Unmissable is the installation “Protocol no 90/6” by Masbedo — Milan-based duo Nicolò Massazza and Iacopo Bedogni — at Sala delle Capriate, a Harry Potter-like vault housing thousands of thick, dusty, uncatalogued, centuries-old volumes, piled on open shelves, aisle after aisle. On the back wall, in looped video projection, an enormous wooden marionette with piercing eyes, bewildered expression and an electric blue suit haplessly bounces towards us. His thudding, clumsy hands and feet make the only sound in the silent, mysterious archive where city records arranged by time and chance have petrified into strata of paper fossils and faded ink. Can we understand history, change it, or are we its powerless puppets?
That question plays across expansive presentations in a group of semi-ruined palaces, many seldom open to the public, all so splendid and allusive that even empty they would justify visiting this Manifesta. Palazzo Ajutamicristo, built around a courtyard of roses, fig and palm trees by a 15th-century grain trader, hosts contemporary works focused on transnational networks where everything — finance, information, fuel — is allowed to move, except people. From Algeria, Lydia Ourahmane’s “The Third Choir” is a sound installation of mobile phones amplified inside Naftal oil barrels. Rayyane Tabet’s “Steel Rings” replicates an American pipeline from Saudi Arabia to Lebanon; disused, it still runs across now impassable borders between Syria, Jordan and Lebanon.
Palazzo Forcella De Seta, a labyrinth of Moorish rooms with mosaic inlays and frescoes, stages two very effective investigative films, both by campaigners. The disturbing “Liquid Violence” by Forensic Oceanography, duo Charles Heller and Lorenzo Pezzani, traces the trajectory of migrant boats abandoned off Libya, and the political strategies making the Mediterranean a death trap. “Fluchthelfer.in. Become an Escape Agent”, by Germany’s Peng! Collective, follows Europeans returning from holidays who offer migrants lifts across borders; the video, giving voice to drivers and passengers alike, places such acts of civil disobedience in the historic spectrum of those aiding refugees from Nazism and East Germany.
Against such straightforward, gripping documentaries, over-conceptualised politicised art often looks feeble or sanctimonious. Here weak Dutch offerings particularly — Manifesta is Dutch-led — lower quality and seriousness: “Night Soil”, Melanie Bonajo’s video of women cuddling animals, played to audiences on deckchairs on sea-blue carpets, is an example.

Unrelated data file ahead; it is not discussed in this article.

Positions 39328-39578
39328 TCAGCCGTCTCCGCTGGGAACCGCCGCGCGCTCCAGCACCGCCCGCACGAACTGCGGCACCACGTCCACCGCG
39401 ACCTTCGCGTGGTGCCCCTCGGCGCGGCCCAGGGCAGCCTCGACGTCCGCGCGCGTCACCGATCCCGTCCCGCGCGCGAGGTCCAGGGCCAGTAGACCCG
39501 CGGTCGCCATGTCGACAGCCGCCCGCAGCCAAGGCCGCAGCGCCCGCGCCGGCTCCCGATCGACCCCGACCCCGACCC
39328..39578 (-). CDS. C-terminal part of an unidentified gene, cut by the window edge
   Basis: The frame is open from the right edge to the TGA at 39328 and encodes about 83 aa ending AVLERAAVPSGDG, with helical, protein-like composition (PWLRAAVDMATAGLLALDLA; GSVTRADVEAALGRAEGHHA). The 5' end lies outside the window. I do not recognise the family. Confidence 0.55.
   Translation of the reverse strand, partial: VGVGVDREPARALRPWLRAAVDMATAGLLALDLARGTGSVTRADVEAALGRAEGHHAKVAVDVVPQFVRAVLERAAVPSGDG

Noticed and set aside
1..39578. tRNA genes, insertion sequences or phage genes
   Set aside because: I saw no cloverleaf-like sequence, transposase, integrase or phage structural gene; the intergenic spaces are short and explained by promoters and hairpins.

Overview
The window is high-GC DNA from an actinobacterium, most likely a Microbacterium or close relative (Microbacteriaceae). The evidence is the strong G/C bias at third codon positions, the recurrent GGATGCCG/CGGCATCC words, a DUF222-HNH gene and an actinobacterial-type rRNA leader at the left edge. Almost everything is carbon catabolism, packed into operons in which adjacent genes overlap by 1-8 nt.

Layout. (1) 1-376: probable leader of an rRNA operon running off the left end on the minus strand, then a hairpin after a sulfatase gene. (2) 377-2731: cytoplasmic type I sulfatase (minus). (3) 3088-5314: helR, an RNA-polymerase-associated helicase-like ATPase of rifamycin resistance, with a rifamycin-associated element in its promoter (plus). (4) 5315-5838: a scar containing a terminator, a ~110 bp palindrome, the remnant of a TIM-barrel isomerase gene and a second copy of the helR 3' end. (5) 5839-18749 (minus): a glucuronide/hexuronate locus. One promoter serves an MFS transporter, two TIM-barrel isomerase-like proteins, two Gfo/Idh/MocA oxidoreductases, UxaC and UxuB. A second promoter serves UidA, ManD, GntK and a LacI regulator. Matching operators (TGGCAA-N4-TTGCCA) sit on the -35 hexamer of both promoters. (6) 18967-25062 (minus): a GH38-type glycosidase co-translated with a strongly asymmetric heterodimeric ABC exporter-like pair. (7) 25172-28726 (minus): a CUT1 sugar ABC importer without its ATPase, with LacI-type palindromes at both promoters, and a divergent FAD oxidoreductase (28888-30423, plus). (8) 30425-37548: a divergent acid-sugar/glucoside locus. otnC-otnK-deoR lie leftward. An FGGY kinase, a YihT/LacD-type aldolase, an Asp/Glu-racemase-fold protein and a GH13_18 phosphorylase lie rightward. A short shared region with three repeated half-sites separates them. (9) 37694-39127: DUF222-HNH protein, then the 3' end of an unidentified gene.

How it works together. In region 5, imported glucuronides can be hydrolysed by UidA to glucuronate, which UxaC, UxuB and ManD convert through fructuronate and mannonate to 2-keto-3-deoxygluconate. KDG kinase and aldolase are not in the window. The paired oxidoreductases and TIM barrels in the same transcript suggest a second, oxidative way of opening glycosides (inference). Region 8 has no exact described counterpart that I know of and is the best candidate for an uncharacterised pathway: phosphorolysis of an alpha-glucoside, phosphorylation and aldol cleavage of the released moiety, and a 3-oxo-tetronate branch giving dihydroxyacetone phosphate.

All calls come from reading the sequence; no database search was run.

The few big-name commissions disappoint too. For “article 11”, about US drones in Sicily, Tania Bruguera invited activists to make art works, to dreary effect. Kader Attia’s chattering cultural analysts in the long film “The Body’s Legacies. The Post Colonial Body” are infuriatingly didactic.
These are perhaps inevitable flaws in any highly political biennale. Overall, as Palermo mayor Leoluca Orlando, impassioned advocate of open borders, declared at the launch, Manifesta impressively interacts with “a city in a process of constant change . . . yesterday capital of the all-suffocating Mafia; today capital of . . . rights, peace, enterprise, mobility”. The many young black men — though, as far as I saw, no black women — among the stewards at Manifesta venues are a small symbol of change, integration, hope.
Orlando spoke in the thrillingly ornate baroque Chiesa di Santa Caterina in Piazza Bellini, around which worlds old and new, east and west, converge: Norman tower, mosque, thundering docks, migrant footballers playing on a pitch by the port while, tucked away in Palazzo Abatellis, Palermo’s “Mona Lisa”, the crystalline “Virgin Immaculate” (1476) by local hero Antonello da Messina, holds her breath, raises a hand, and asks for a moment to think.
To November 4, manifesta.org